Have you ever been extremely angry with someone?
Of course, you have. We all have.
Think about that moment. Imagine that feeling and notice what happens to your body? You might feel your heart beating rapidly. Or your muscles tensing. Or your neck hurting.
And then think about the aftermath. You probably felt tired and depressed. Even drained of energy.
Certainly not happy!
As we grow in our relationship with God, our attitudes change.
Rather than quickly jumping to anger or arrogance toward others, compassion comes out. We become kinder.
Happy people work at developing this kindness as an attitude.
Each of us is handed a set of circumstances when we are born. Some rich. Some poor. Some in free countries. Some in poor, oppressed countries.
It’s so easy to judge the opposite of who we are.
If we are born poor, we think that the rich are arrogant and entitled.
If we are born rich, we think that the poor are lazy – and entitled.
It’s so easy to judge others when we haven’t walked in their shoes.
Our heavenly father has love and compassion for all of us, and that’s what He wants from us.
Our true happiness comes from developing that compassion for others and the desire to see them overcome their issues.
Kindness and compassion are always looking for others to outgrow their shortcomings and live in God’s best.
We see that kindness in Paul. He had the habit of kindness.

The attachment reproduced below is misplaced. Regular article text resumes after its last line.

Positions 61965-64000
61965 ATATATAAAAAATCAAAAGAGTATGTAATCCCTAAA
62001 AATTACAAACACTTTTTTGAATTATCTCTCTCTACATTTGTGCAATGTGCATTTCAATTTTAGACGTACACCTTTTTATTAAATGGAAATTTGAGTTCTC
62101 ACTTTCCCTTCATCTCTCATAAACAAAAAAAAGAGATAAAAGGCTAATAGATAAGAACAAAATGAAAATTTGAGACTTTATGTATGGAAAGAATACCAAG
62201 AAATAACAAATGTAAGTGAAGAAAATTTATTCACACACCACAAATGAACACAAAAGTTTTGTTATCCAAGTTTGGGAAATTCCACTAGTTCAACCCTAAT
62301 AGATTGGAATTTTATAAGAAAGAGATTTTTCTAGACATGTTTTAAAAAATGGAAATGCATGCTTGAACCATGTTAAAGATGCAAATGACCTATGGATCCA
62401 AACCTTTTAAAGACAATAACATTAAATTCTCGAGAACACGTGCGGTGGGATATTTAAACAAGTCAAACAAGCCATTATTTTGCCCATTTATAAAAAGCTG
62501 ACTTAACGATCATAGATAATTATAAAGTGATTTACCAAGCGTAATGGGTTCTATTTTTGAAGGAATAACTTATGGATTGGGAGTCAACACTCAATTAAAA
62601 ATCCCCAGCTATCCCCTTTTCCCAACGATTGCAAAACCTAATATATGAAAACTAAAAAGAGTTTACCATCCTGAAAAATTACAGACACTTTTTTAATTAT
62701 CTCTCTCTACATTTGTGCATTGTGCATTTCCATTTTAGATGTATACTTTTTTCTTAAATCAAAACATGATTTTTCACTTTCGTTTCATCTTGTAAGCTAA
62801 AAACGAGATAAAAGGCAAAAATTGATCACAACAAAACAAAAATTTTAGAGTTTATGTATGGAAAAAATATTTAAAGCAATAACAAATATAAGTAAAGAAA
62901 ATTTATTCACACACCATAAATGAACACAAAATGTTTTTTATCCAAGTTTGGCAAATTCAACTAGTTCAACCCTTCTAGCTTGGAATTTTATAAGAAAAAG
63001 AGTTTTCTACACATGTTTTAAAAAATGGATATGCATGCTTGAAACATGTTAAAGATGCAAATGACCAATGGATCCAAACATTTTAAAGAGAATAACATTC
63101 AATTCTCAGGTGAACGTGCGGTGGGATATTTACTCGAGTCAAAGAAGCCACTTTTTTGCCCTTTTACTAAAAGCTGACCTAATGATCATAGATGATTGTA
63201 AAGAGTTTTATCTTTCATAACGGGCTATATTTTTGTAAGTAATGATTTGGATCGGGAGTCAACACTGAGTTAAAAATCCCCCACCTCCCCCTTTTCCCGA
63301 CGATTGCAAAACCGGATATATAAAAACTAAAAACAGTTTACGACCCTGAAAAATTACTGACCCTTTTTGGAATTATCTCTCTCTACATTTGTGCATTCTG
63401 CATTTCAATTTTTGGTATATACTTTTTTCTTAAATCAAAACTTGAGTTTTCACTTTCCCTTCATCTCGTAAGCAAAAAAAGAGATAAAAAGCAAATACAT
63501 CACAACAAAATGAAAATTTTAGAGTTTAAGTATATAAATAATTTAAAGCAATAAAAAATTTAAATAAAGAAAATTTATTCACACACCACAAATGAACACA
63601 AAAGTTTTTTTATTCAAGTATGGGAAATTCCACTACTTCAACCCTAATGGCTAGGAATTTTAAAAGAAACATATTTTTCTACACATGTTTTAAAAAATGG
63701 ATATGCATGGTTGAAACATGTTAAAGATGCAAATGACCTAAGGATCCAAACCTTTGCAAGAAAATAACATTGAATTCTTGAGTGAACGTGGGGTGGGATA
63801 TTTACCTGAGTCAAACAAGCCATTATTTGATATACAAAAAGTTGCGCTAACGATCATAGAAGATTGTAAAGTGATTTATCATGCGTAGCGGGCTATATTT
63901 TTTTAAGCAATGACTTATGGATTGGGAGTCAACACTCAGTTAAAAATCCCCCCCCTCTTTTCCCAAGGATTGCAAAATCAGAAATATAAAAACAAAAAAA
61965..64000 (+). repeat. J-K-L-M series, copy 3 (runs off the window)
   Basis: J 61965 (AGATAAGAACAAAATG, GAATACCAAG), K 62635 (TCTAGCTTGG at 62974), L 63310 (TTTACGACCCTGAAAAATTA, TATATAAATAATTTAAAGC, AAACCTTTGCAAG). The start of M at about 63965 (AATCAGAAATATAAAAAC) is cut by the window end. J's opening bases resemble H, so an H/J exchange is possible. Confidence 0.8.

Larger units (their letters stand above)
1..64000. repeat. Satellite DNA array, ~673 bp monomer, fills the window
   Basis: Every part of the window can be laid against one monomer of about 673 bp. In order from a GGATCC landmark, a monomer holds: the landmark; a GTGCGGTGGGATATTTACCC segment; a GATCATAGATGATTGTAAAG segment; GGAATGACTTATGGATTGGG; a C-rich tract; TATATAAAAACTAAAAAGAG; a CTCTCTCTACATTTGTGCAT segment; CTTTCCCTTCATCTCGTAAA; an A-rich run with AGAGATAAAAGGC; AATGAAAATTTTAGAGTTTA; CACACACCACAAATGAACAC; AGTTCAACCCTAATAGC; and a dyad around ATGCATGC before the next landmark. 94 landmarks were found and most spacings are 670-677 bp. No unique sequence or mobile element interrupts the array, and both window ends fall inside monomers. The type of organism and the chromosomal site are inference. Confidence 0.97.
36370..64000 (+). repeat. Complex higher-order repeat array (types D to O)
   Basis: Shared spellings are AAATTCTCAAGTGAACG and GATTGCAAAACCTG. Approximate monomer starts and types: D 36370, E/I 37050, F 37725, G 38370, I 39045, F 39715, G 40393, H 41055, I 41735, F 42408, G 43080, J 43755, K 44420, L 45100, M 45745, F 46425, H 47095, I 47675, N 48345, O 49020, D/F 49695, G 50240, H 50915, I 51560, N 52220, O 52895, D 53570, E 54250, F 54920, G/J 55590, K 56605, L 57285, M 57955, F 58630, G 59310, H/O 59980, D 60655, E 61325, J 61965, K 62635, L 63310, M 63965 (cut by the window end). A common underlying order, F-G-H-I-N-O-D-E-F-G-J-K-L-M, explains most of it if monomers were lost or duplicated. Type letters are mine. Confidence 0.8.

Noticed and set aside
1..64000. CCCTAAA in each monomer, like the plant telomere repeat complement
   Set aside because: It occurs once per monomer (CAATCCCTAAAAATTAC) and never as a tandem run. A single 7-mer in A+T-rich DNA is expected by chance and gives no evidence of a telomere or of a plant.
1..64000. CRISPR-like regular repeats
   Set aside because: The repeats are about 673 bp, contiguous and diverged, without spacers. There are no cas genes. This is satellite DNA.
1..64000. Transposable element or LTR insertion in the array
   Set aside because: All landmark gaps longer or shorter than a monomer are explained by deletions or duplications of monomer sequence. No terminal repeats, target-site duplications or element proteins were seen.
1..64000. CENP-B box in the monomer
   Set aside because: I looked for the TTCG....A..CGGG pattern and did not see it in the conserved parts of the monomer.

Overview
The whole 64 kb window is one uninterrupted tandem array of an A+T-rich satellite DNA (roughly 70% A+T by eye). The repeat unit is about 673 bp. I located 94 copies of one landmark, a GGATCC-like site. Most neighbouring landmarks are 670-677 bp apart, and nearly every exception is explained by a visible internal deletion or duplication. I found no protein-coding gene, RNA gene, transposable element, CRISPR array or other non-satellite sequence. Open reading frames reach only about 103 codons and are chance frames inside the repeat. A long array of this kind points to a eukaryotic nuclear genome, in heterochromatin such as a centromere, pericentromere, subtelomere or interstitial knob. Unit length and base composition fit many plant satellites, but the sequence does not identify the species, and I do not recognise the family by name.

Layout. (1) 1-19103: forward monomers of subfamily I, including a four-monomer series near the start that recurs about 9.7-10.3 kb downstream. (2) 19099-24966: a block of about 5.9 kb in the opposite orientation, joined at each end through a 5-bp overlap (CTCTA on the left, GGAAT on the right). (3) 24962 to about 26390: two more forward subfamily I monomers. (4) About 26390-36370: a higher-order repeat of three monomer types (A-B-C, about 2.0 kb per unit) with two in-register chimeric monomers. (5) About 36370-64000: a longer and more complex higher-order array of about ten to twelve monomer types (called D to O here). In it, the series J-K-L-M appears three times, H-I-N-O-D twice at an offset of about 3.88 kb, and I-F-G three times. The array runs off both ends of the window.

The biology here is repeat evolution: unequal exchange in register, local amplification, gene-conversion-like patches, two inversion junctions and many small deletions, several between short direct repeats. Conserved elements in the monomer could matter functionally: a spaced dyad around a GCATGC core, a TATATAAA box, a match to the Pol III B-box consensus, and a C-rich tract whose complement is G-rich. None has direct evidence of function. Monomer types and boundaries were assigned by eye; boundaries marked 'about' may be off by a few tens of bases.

At the beginning of each letter, Paul has a greeting, and every time it is a word of appreciation and encouragement.
Now in I Corinthians, Paul is about to do some scolding. They have been arguing about doctrine. And there is immorality being tolerated in the church.
But he doesn’t start with a blast.
Look at I Corinthians. Paul greets them with, “Grace to you and peace from God our Father and the Lord Jesus Christ. I thank my God always concerning you, for the grace of God which was given you in Christ Jesus, that in everything you were enriched in all speech and all knowledge…”
Later in the letter he has to bring strong correction concerning some strife and some immorality, but he starts with great kindness.
You can see right away that he wants to help the people and not just to scold them.
This passage reminds me of Mary Kay Ash, who started Mary Kay Cosmetics. She spent a lot of time teaching those who worked with her about good management and work habits.
One of Mary Kay’s principles was to sandwich any correction between two compliments. She would look for something good to say to the person, and say it first.
Then she would bring the needed correction, and follow again with a positive comment.
The idea was not to break the people down, but to build them up.
Kindness was one of the keys to her great success.
Kindness is a key to your and my happiness.
So next time someone really angers you, pause and reflect. Don’t jump in with a blast of angry words. Instead, allow yourself to come under the Holy Spirit’s control and think of something good to say first.
Kindness is key for a good attitude and for living a happy life.
Do you want some guidance when it comes to living a happier life through kindness? I’m here to help! Schedule your FREE discovery call with me HERE!